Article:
San Rafael Blend: Coffee in Architecture
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The San Rafael Blend project focuses on rehabilitating the existing mills and buildings of the existing coffee farm "Finca San Rafael" in Purulha, Guatemala, to develop a tourism complex. The purpose is to incorporate a new program that will retain the cultural and historic contributions to the site combined with a modern take on coffee production. The San Rafael farm has been owned by the Thomae family since the 1800s, when the family immigrated to Guatemala from Germany. Since then, the farm has operated mainly as a coffee plantation, contributing to one of the country's biggest industries, and partaking in one of the defining elements of Guatemalan culture. Besides existing as a historic farm, one that has been around for more than 200 years, the farm has also made an economic and cultural impact on the surrounding communities, contributing as well with new renewable resources in the form of a local hydroelectric plant. The new project will propose an even larger, positive economic impact, taking into consideration the cultural effects and disruptions that innovation could bring into the site. With the addition of the tourism into the farm, the project aims to rehabilitate, revitalize, and modernize the coffee production process to offer an educational experience to coffee enthusiasts, and coffee experts alike. The rehabilitation of the existing processing mill will aid in the exploration of technological and cultural contributions the farm has offered to coffee production. Particularly as the farm participates in the nation's unique way of growing coffee, which is under the shade of taller trees. The analysis of the existing edifications of the site will provide insight into other architectural historic and cultural heritage that continually influences the farm's owners, workers, and surrounding communities. The main purpose is to rehabilitate the mills for efficient coffee production, introduction of innovative technology, sustainable practices, and safe touristic experiences. The mill's renovation begins by determining what parts of the building envelopes and industrial structure are important to retain, as well as what will change and showcase what existed in a new way. For instance, the patios used for drying coffee are a physical element of the process that will remain the same, relating to physical contact with the coffee, and as a concept in this project, are also connected to the cultural use of "patios" in colonial residences, and are used throughout the project to connect the new program with the old. The new program provides spaces for coffee roasting, tasting, and selling, and appropriate areas for tourism hospitality, such as a hotel and souvenir/artisanal shop. These areas will reflect the authentic character of the region, country, and its ecological environment, so that in one place they have an educational experience that aids in the understanding of coffee production, as well as Guatemalan culture.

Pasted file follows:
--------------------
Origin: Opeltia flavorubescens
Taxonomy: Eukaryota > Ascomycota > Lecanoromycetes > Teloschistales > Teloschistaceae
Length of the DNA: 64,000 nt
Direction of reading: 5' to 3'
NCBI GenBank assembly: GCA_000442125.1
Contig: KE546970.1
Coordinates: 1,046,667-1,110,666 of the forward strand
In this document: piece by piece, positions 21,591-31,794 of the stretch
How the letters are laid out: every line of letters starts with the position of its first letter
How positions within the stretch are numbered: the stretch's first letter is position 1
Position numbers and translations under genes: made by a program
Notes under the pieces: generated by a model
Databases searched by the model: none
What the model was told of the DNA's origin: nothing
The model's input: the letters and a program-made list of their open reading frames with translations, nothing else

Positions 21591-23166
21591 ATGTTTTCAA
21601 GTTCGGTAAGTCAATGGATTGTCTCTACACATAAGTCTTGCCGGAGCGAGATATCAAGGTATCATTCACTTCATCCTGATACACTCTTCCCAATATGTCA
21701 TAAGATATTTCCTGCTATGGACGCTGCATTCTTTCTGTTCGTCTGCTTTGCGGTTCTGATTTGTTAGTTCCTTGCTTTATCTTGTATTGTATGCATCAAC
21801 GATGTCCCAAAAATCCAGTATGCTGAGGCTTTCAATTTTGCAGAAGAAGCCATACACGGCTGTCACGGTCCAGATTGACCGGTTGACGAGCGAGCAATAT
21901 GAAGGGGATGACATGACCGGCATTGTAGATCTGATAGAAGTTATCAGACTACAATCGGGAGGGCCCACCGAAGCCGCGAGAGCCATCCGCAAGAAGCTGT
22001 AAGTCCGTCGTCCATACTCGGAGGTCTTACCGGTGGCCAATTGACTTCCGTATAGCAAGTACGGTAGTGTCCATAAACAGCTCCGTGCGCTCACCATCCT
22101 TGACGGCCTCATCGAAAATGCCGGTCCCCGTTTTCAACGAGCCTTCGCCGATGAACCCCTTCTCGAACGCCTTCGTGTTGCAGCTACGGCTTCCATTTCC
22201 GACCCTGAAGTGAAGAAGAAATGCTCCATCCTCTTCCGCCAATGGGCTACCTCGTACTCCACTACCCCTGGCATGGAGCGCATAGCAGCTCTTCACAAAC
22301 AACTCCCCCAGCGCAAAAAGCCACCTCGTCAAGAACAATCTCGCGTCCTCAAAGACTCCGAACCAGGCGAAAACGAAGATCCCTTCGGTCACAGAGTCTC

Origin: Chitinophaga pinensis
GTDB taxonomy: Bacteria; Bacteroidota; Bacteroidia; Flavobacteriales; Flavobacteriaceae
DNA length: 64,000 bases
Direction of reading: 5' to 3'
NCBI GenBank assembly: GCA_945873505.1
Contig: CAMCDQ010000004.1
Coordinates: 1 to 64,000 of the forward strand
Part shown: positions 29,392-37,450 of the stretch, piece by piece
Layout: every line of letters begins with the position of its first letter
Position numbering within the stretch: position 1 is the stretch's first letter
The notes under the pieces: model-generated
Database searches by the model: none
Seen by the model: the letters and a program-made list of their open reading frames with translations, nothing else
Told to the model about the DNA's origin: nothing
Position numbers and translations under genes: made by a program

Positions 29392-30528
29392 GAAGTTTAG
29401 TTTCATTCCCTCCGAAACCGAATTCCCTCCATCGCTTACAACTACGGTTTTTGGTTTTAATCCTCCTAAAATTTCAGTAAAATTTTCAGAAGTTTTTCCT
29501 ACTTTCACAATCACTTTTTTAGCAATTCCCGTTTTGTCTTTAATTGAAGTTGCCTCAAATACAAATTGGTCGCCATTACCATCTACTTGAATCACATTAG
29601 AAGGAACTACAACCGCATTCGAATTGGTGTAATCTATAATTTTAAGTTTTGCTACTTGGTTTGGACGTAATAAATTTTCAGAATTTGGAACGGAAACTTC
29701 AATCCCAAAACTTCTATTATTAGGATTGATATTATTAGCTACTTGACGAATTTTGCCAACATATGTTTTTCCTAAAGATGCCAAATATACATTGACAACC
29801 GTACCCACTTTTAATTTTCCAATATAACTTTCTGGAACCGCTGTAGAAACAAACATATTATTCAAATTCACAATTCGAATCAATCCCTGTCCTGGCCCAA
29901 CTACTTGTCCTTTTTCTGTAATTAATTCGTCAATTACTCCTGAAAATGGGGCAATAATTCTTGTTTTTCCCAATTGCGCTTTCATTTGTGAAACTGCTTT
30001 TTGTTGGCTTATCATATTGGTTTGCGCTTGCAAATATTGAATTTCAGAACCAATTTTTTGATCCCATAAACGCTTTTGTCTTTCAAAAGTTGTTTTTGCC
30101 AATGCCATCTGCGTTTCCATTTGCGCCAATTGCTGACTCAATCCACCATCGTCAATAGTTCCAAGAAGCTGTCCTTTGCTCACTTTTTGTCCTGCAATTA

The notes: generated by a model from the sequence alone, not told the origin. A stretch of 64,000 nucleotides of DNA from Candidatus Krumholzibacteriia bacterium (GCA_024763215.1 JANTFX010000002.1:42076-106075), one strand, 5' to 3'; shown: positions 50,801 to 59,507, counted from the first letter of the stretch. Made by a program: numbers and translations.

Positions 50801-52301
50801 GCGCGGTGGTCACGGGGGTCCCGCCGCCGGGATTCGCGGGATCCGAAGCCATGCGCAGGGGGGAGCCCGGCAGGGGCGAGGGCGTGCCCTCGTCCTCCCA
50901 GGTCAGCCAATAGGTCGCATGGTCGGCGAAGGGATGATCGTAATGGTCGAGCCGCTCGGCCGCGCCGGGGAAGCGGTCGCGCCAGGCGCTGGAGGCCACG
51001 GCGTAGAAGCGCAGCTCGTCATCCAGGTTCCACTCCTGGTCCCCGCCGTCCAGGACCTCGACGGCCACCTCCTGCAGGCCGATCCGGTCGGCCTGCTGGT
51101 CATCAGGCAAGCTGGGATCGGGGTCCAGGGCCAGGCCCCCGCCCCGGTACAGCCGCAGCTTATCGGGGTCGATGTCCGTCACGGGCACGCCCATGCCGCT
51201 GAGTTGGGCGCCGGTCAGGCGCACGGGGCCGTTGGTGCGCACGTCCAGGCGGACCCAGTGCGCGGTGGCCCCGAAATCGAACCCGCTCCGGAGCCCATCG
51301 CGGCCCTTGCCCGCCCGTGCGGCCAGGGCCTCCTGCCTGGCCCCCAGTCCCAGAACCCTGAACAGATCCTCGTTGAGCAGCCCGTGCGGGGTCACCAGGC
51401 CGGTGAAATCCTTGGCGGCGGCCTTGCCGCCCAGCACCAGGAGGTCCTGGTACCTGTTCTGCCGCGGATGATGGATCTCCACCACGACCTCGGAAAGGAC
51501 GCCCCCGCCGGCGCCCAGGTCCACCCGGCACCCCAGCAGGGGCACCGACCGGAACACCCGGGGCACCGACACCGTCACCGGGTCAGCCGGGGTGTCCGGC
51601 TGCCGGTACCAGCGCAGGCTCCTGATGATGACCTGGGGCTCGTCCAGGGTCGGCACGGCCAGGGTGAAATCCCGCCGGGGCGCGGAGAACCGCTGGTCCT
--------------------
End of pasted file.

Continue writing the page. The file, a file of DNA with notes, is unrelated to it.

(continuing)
Chacon Portillo, Maria F. (2021). San Rafael Blend: Coffee in Architecture. Master's thesis, Texas A & M University. Available electronically from